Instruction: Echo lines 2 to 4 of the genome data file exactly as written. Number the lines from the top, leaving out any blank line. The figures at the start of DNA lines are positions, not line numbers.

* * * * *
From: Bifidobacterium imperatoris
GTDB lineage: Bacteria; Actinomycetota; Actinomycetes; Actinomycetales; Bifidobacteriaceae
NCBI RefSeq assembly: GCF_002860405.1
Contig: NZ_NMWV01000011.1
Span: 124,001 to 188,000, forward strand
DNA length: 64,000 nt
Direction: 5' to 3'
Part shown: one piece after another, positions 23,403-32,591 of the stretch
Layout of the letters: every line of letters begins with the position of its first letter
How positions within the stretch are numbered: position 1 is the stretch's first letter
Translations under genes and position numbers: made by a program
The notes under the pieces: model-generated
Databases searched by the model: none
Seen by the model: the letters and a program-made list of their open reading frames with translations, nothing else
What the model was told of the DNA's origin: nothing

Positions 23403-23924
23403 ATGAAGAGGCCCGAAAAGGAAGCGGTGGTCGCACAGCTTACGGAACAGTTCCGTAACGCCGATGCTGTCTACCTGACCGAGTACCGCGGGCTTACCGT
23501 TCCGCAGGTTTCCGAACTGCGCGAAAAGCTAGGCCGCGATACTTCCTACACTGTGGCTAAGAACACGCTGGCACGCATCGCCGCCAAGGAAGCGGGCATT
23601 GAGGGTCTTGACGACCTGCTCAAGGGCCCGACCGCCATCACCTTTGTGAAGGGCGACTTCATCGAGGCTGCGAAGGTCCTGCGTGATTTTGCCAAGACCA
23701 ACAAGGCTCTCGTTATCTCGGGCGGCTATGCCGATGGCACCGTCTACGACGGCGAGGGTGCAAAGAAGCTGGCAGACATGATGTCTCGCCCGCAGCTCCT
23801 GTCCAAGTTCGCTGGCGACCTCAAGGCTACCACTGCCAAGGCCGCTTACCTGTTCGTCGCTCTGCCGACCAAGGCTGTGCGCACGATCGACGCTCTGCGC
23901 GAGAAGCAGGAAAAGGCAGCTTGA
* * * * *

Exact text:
GTDB lineage: Bacteria; Actinomycetota; Actinomycetes; Actinomycetales; Bifidobacteriaceae
NCBI RefSeq assembly: GCF_002860405.1
Contig: NZ_NMWV01000011.1